Where movers and shakers move and shake.

Multimedia & Journalism Program in Washington, D.C.

When it comes to journalism and communication, there’s no other place quite like Washington, D.C. It’s one of the world’s most important media centers and arguably the most important political center. Intern and study there for a semester through this unique BU Study Abroad program for graduate and undergraduate students in print, magazine, broadcast and multimedia journalism.

Students seem to really like it here: a majority of our graduate students return to work and live in the area after completing the program. Of course, you don’t have to be into politics—Washington is a thriving, diverse, international, cultural and social center that draws all types of people for all types of reasons. But if you’re a political or policy newshound or if you care about the issues society is grappling with, you’re in for the ride of your life.

Bolster your background.

Your primary option is interning at a news organization, government or non-government office, think tank or other issues-focused entity. Past internship partners have included Voice of America, Meet the Press (NBC), CNN, Fox News, PBS, NPR, the federal government and other for-profit and private organizations.

Interview newsmakers, report on Congress and gain valuable experience. Get to know working journalists and other communications professionals at national, state or local news organizations, both on the job and in the classroom. The program is designed to help you meet important people in the industry, including thousands of BU alumni in the Washington area.

Meet our alumni. A lot of them.

The D.C. area has one of the highest concentrations of BU alumni of any metropolitan area—around 12,000, rivaling New York City and Los Angeles. The D.C. program has built a network of alums not only in politics and government but also across many other fields. We’re especially well-represented in journalism and communication. You’ll find BU alums at the D.C. bureaus of the Washington Post and the Boston Globe, CNN, NBC, PBS, NPR, National Geographic, Voice of America, many PR firms…the list goes on. And they’re active in the BU D.C. program. Very active. They make great sources of knowledge now and great contacts for your career in the future, making this program the quintessential networking experience.

Energize your studies.

BU D.C. is a lively, energetic program focused very much on you and your career. It’s one of BU’s smaller Study Abroad programs (maxing out at 35 students), so there’s more individual attention and mentoring. Often, the mentors are dedicated alumni who serve on committees that work with students. Other times, they may come from our stellar BU D.C. faculty, including Elliott Francis, weekday anchor at WAMU (D.C.’s NPR affiliate), and Susan Milligan, a Capitol Hill insider who has worked for US News & World Report, Washingtonian magazine and the Boston Globe.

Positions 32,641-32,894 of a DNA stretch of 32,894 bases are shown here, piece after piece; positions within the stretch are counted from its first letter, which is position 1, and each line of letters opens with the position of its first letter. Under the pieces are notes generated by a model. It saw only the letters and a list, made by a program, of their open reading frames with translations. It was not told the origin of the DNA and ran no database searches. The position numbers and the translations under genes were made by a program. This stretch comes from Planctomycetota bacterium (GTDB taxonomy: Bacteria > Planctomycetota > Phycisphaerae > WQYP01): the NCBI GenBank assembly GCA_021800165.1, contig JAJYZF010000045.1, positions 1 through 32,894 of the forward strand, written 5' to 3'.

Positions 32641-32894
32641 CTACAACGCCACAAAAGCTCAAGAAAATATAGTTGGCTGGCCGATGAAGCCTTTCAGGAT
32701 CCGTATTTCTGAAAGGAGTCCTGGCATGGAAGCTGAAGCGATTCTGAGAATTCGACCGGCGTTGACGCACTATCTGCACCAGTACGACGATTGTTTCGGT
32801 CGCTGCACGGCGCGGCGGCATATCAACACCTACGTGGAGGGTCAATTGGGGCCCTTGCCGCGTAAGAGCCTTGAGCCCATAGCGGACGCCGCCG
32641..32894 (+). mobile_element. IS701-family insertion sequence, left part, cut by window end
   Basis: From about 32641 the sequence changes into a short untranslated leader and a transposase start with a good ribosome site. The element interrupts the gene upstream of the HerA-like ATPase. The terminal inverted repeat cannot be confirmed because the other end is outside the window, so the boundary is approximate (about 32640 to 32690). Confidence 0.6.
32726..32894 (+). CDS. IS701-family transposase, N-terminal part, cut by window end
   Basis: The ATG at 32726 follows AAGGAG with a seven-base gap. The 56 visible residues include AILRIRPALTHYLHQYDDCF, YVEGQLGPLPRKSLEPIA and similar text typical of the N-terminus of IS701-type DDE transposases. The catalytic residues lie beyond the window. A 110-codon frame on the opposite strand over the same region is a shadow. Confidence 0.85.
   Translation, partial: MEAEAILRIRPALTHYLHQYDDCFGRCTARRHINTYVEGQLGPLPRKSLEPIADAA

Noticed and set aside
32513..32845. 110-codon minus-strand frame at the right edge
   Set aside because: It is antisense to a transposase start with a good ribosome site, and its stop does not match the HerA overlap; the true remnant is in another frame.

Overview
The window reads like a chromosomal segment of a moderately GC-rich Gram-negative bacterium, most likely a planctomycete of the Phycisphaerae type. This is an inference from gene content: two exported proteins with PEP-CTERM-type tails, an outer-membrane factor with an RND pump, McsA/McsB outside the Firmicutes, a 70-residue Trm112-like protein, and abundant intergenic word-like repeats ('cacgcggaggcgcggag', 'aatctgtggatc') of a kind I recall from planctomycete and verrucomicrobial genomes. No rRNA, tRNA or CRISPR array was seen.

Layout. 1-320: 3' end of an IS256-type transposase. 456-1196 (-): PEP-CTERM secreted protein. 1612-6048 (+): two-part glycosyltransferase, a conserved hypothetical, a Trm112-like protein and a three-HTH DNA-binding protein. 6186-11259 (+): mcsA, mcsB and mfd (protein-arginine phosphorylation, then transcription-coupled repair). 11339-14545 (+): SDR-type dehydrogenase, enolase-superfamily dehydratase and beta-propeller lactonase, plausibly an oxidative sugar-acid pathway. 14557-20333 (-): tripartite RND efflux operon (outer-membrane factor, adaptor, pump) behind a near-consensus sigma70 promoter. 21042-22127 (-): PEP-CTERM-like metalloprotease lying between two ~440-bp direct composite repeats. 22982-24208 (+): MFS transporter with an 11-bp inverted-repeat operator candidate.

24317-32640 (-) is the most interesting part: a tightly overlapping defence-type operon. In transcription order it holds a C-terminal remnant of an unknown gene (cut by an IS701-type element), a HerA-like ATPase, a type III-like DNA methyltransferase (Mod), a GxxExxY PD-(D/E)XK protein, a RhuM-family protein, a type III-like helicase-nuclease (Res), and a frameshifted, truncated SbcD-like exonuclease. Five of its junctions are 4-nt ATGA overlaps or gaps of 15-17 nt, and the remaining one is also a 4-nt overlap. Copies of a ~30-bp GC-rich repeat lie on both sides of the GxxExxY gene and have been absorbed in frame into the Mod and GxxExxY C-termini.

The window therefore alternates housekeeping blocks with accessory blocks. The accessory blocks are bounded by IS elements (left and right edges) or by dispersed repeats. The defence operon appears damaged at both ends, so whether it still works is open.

As part of the program, you’ll enroll in a core BU course focused on government and the media. Other relevant courses include Beat Reporting, Government & the Media and the Washington Experience Internship course. There are also other journalism- and communication-related courses offered at George Washington University (fall or spring). You’ll have one-on-one sessions with instructors and attend weekly sessions with area alumni that will give you first-hand exposure to the insights of key Washington policymakers in government, the nonprofit world, the international sector, media and K Street (lobbying).

Upon successful completion of the semester, you’ll earn 16 BU credits (four courses) during the fall and spring semesters, and eight credits during the summer term.

Experience like no other.

Internships and building a work portfolio are more important than ever. Our Washington program helps you take the vital next steps.

It’s also a rewarding experience in and of itself. If you’re passionate about an issue, you’re right where you can do something about it. The city is home to government experts, NGOs, think tanks, news agencies, scholars and universities and an international community that make things happen. Do research, find stories, advocate for an issue, do some good writing, make a documentary—there’s no limit to the opportunities. And we already talked about all the metropolitan area has to offer outside of classes and politics.

With experience like this, who knows? You may very well join all the BU alumni who come back and keep D.C. moving and shaking.